Anonymous Complaints on Social Media

Business owners sometimes get heartburn when reading anonymous complaints about their business on various websites.  Individuals sometimes get heartburn when posting complaints about a business that may trigger the business filing a lawsuit against them.

On August 18, 2016, the San Francisco Daily Journal, a newspaper for the legal profession, reported on a pending lawsuit in a Los Angeles County Superior Court.

Nine anonymous workers posted negative reviews on Glassdoor’s website about their employer.  Glassdoor publishes information about employers derived from anonymous persons purporting to be current or former employees.  The employer contacted Glassdoor about 12 allegedly defamatory reviews posted in the past year, six of which Glassdoor removed after being served with a subpoena to uncover the identities of the posts’ authors.  The posts described the employer as a hostile workplace with unsatisfied clients, and alluded to questionable ethical practices.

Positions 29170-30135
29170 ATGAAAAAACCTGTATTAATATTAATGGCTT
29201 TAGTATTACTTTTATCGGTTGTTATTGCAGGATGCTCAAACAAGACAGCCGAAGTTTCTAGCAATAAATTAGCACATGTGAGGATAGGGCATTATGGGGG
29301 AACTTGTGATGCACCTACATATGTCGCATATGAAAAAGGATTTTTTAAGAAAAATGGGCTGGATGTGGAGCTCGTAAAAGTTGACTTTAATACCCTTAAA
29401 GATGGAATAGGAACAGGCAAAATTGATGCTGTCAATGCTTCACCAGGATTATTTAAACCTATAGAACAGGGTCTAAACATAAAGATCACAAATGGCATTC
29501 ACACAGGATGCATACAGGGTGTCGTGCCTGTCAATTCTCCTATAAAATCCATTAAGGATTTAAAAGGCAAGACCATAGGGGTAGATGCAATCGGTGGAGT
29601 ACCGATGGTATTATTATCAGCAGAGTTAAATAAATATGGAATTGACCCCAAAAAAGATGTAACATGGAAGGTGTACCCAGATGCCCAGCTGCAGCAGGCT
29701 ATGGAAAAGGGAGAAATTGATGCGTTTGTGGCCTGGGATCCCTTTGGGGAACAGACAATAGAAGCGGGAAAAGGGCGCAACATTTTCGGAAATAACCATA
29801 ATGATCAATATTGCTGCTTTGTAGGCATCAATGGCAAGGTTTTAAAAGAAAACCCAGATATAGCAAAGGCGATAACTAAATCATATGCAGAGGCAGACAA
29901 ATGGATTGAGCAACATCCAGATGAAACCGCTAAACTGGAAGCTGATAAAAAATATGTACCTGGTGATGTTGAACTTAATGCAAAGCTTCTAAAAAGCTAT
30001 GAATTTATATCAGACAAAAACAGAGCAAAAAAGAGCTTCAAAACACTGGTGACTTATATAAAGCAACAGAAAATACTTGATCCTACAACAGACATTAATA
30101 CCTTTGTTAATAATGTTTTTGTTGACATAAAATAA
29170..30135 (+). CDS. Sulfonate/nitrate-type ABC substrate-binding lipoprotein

The employer filed a lawsuit against the nine persons as “Doe” defendants for defamation and unfair competition.  Once the identities of the persons is known, the complaint will be amended to show the true identity of the individuals.

Glassdoor, not a party to the litigation, refused to reveal the identities of its posters.  Glassdoor then retained legal counsel on behalf of the users to accept service of the employer’s lawsuit and then file an anti-SLAPP (“strategic lawsuit against public participation”) claim against the employer.

The judge dismissed most of the defamation claims on grounds that the negative posts were made in a public forum on a topic of public interest, considered protected speech.  Other claims against four defendants were not dismissed because the judge believes that their posts contained statements of fact rather than protected opinion.

The employer believes that the judge should not have dismissed any claims because the jury should decide whether the posts are fact or opinion.  Glassdoor plans to appeal the judge’s decision not to dismiss all claims.